A ground source (geothermal) heat pump is often touted as an ultra-green choice for homeowners, but how does this type of system compare to a high efficiency propane furnace?
While it’s true that geothermal heating provides exceptionally low energy costs because it draws thermal energy from underground, it has much higher upfront installation costs than a propane furnace.
The installation process for a geothermal system is also a lot more complicated. These systems require wells or “loop fields” to extract heating energy from the ground. Higher heating or cooling loads may require deeper wells, more wells, or more trenches in limited spaces.
In contrast, propane furnaces can be installed easily—usually in just one day—in basements, attics, closets and other areas of a home.
The Comfort Factor
Perhaps the biggest drawback to a geothermal system is its inability to deliver the same warm, comfortable heat that today’s propane furnaces consistently provide.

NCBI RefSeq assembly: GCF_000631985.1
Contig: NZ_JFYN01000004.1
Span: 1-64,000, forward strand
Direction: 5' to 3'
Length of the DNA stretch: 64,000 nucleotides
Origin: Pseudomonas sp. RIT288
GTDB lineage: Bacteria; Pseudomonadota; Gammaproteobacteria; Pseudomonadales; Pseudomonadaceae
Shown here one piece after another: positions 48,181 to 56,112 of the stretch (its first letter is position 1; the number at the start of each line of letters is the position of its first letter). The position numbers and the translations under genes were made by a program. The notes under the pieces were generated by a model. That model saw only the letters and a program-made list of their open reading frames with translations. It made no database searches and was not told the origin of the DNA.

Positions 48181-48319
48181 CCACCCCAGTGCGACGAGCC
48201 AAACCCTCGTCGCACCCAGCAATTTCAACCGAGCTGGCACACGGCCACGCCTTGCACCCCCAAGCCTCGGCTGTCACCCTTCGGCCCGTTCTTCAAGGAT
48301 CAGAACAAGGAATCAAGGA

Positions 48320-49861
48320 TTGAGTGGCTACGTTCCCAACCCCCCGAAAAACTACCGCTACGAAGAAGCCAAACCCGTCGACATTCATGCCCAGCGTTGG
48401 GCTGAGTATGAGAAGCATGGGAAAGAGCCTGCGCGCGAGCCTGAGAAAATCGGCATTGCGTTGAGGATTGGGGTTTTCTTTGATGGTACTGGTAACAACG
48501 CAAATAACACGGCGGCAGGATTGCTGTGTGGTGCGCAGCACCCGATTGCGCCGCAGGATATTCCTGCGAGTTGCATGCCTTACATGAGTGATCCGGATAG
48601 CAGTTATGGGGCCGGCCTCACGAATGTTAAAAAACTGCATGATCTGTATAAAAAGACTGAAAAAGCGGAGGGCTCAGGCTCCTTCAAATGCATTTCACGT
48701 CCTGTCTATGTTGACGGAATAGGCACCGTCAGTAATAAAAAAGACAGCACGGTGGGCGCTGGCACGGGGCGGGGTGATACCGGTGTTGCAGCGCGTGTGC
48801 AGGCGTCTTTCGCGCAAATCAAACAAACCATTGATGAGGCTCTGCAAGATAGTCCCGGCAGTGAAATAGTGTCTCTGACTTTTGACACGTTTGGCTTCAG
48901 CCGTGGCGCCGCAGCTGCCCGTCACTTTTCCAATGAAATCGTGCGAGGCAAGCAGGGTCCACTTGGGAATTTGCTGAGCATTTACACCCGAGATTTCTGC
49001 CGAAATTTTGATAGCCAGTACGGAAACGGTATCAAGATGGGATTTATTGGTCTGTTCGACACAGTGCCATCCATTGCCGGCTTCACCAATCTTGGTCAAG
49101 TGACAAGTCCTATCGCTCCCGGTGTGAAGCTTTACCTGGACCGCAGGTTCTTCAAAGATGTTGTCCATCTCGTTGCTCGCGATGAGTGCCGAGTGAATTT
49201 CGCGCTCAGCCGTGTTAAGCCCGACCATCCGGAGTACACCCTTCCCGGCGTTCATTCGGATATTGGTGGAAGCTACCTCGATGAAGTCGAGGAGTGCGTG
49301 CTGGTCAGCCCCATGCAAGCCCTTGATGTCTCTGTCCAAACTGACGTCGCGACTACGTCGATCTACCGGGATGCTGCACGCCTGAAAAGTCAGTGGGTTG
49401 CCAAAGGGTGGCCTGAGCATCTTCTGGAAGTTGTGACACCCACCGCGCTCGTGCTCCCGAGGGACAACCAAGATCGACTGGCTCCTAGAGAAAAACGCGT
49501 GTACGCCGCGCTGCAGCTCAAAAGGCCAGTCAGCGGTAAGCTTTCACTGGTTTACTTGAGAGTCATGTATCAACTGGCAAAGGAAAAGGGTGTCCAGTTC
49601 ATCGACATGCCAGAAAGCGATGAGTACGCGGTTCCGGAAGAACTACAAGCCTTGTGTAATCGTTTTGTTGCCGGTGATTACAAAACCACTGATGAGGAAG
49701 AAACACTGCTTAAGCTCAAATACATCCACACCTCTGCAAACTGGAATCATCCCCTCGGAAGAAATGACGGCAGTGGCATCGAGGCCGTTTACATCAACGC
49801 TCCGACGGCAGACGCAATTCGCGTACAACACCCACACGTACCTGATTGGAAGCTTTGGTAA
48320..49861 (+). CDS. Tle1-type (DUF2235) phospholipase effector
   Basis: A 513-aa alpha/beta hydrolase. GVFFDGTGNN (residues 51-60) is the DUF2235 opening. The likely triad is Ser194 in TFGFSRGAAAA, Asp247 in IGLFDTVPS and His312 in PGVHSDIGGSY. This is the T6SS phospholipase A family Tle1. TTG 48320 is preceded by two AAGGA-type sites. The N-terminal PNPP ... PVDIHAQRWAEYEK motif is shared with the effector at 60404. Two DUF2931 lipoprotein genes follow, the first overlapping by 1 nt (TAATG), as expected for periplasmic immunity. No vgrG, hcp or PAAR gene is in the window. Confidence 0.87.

A typical standalone geothermal system delivers heat in the 90–120 degree range. This can leave your home feeling uncomfortably chilly on a cold Michigan night. Propane heating systems consistently deliver heat in the 120–140 degree range, even when the outdoor temperature drops below zero degrees.
The Cost Factor
- Because it involves digging, installing and burying ground loops, geothermal represents the highest installation cost of any heating system studied.*
- Geothermal has the longest payback period of any heating system—up to 15 years in some cases.*
- A high-efficiency propane furnace is the most affordable to purchase and install of all the heating systems studied. Because propane is a clean, efficient energy source, you can count on affordable annual energy costs as well.*
*Source: Based on a study conducted by Newport Partners, LLC